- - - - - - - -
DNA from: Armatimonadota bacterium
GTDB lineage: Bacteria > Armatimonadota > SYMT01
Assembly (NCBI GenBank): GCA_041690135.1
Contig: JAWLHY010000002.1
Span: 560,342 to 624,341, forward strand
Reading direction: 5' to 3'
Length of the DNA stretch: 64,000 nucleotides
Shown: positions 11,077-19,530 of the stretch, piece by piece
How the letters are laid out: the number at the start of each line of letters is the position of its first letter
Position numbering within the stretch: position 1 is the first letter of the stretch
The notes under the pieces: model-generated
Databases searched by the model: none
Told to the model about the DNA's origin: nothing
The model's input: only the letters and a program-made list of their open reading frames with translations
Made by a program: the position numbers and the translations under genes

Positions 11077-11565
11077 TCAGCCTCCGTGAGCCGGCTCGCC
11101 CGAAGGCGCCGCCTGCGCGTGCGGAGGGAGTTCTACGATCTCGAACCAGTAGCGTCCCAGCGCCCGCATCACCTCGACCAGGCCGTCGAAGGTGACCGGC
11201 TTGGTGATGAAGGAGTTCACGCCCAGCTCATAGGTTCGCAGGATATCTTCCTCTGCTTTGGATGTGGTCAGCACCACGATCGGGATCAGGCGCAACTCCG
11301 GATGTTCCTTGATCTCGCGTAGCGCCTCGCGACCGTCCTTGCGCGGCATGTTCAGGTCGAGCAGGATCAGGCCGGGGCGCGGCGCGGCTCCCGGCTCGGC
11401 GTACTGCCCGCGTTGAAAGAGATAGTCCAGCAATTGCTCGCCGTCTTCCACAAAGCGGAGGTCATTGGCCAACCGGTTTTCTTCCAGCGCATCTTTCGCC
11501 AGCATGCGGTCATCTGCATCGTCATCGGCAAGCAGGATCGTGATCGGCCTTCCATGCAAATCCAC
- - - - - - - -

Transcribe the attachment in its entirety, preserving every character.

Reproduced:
DNA from: Armatimonadota bacterium
GTDB lineage: Bacteria > Armatimonadota > SYMT01
Assembly (NCBI GenBank): GCA_041690135.1
Contig: JAWLHY010000002.1
Span: 560,342 to 624,341, forward strand
Reading direction: 5' to 3'
Length of the DNA stretch: 64,000 nucleotides
Shown: positions 11,077-19,530 of the stretch, piece by piece
How the letters are laid out: the number at the start of each line of letters is the position of its first letter
Position numbering within the stretch: position 1 is the first letter of the stretch
The notes under the pieces: model-generated
Databases searched by the model: none
Told to the model about the DNA's origin: nothing
The model's input: only the letters and a program-made list of their open reading frames with translations
Made by a program: the position numbers and the translations under genes

Positions 11077-11565
11077 TCAGCCTCCGTGAGCCGGCTCGCC
11101 CGAAGGCGCCGCCTGCGCGTGCGGAGGGAGTTCTACGATCTCGAACCAGTAGCGTCCCAGCGCCCGCATCACCTCGACCAGGCCGTCGAAGGTGACCGGC
11201 TTGGTGATGAAGGAGTTCACGCCCAGCTCATAGGTTCGCAGGATATCTTCCTCTGCTTTGGATGTGGTCAGCACCACGATCGGGATCAGGCGCAACTCCG
11301 GATGTTCCTTGATCTCGCGTAGCGCCTCGCGACCGTCCTTGCGCGGCATGTTCAGGTCGAGCAGGATCAGGCCGGGGCGCGGCGCGGCTCCCGGCTCGGC
11401 GTACTGCCCGCGTTGAAAGAGATAGTCCAGCAATTGCTCGCCGTCTTCCACAAAGCGGAGGTCATTGGCCAACCGGTTTTCTTCCAGCGCATCTTTCGCC
11501 AGCATGCGGTCATCTGCATCGTCATCGGCAAGCAGGATCGTGATCGGCCTTCCATGCAAATCCAC